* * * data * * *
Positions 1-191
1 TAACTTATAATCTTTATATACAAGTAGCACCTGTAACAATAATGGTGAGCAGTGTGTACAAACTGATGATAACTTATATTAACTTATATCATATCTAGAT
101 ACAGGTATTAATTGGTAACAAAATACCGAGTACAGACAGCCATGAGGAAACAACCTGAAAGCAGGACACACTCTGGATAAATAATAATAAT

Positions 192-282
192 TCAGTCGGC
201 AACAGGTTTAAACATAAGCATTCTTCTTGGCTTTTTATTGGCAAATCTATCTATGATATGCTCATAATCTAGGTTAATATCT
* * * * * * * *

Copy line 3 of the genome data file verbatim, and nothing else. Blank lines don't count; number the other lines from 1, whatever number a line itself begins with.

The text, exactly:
101 ACAGGTATTAATTGGTAACAAAATACCGAGTACAGACAGCCATGAGGAAACAACCTGAAAGCAGGACACACTCTGGATAAATAATAATAAT